Global research on the pharmaceutical packaging market indicates that blister packaging will continue its robust growth, projected through the remaining decade to trail bottling only slightly in market share. While mature markets, such as Europe and Asia, already accept blister packs as a preferred method – and with North America stepping up its blister usage – these markets, surprisingly, are not the driving force in blister’s growth. Instead, the increase is expected, in large part, to be spurred by the benefits blister packaging brings to emerging markets where product protection, patient compliance and the need for daily or weekly prescription dosage are often primary considerations.
Emerging countries offer a nearly untapped opportunity both for pharmaceutical manufacturers as well as packagers due to increasing populations, rising standards of living and improved access to prescription medications. Despite the opportunities, these markets also hold unique challenges. Blister packaging effectively addresses these challenges.
Product stability is difficult to achieve in emerging countries because many are located in Zone III. This tropical environment, with its humidity levels and high temperatures, is rife with factors that can jeopardize drug stability. Fortunately, features of blister packaging safeguard product integrity. For example, materials used in the manufacture of blisters provide barriers to moisture, oxygen and consistently high temperatures as well as temperature fluctuations that can occur during shipping. Even in tropical climates, there is assurance of stability.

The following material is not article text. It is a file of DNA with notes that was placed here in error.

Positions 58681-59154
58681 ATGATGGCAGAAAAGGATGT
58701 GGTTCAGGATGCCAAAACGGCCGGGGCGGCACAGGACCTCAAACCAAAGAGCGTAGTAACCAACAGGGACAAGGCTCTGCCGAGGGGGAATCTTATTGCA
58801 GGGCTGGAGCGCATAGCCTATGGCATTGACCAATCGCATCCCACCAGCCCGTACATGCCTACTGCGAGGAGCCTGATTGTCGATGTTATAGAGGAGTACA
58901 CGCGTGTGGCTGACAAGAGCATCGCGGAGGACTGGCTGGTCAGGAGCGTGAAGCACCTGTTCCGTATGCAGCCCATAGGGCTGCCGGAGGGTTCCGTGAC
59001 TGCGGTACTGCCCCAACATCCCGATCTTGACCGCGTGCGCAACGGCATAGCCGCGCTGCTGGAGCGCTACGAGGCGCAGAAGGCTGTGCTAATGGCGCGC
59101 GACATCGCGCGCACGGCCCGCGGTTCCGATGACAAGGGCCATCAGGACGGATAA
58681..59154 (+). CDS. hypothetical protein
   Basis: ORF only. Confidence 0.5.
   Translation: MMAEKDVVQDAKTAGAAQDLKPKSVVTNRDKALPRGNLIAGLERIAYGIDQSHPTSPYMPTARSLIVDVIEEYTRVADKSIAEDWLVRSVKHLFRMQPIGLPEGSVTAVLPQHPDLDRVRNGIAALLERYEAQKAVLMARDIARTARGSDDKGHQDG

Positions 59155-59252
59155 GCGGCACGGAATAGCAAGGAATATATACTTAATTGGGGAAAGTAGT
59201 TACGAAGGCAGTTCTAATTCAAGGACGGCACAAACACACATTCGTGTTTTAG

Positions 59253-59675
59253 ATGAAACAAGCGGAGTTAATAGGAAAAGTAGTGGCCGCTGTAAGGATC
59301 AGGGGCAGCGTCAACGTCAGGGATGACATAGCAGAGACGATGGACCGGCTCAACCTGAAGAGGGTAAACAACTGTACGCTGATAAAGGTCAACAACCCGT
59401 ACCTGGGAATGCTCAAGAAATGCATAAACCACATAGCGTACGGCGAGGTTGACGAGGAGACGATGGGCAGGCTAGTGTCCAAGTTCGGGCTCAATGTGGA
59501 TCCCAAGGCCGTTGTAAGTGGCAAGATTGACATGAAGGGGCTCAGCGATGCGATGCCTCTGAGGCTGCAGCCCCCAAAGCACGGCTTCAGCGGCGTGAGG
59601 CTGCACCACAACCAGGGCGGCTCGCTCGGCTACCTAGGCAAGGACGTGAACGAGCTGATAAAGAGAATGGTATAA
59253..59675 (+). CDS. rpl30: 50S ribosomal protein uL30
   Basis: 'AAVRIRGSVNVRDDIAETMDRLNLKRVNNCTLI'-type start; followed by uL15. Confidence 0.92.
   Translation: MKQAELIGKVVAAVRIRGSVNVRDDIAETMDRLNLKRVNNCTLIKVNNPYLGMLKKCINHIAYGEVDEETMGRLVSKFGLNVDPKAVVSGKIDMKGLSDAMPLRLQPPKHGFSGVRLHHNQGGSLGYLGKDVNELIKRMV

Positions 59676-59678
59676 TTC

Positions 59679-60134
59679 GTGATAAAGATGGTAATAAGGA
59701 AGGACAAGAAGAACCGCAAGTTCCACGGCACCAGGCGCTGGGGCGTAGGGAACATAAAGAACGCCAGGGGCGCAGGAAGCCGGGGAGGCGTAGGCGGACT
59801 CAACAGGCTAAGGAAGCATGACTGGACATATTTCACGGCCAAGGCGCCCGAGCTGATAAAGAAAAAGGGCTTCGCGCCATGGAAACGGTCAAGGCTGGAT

Each dose is hermetically sealed in its own single protective cavity. Unlike bottles where medications are exposed to elements with each opening, individual tablets or capsules have protection right up to administration. An added result of these measures of enhanced stability is that drugs in blister packs have a significantly longer shelf life than those packaged in other forms.
Blister’s unit-dosage packaging improves patient compliance by helping to keep track of each dose in a way that tablets or capsules in bottles cannot. This feature is notably relevant in countries where medications previously have been limited in availability and self-administering patients might be less accustomed to regimented dosing. Calendar and wallet-size blister cards provide even greater opportunity for patient adherence. An associated benefit is that the individually wrapped, pre-measured tablets or capsules ensure dosage accuracy.
A factor often overlooked, but a key consideration nonetheless, is that emerging countries typically dispense prescription medications in reduced quantities. It is not uncommon in impoverished locations, where money to pay for medications is limited, that dispensing is done in as limited as a several-day supply. Blister packs have the flexibility to provide custom count packs in a more efficient way than bottles.
While blisters are finding favor in emerging markets for the solutions they bring to unique challenges, there are also universal benefits that make blister a preferred packaging format for pharmacy-dispensed medication. These include such features as convenience of dispensing, portability, child-resistant yet senior-friendly opening.
While North America will be a significant driver in blister packaging growth, pharmaceutical manufacturers and packagers are wise to look to emerging countries for robust advancement, made possible, in large part, by the related benefits of blister packaging.
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Paul Dupont is V.P. Marketing and Business Development for Ropack Pharma Solutions which provides solid oral dosage drug development from early-stage formulation development through commercial launch. RPS operates production facilities in Montreal Canada and Long Island, NY, Dupont has more than 20 years’ experience launching new business development initiatives in the food, pharmaceutical and consumer healthcare industries and expanding market presence to new geographic territories.
VP, Marketing and Business Development
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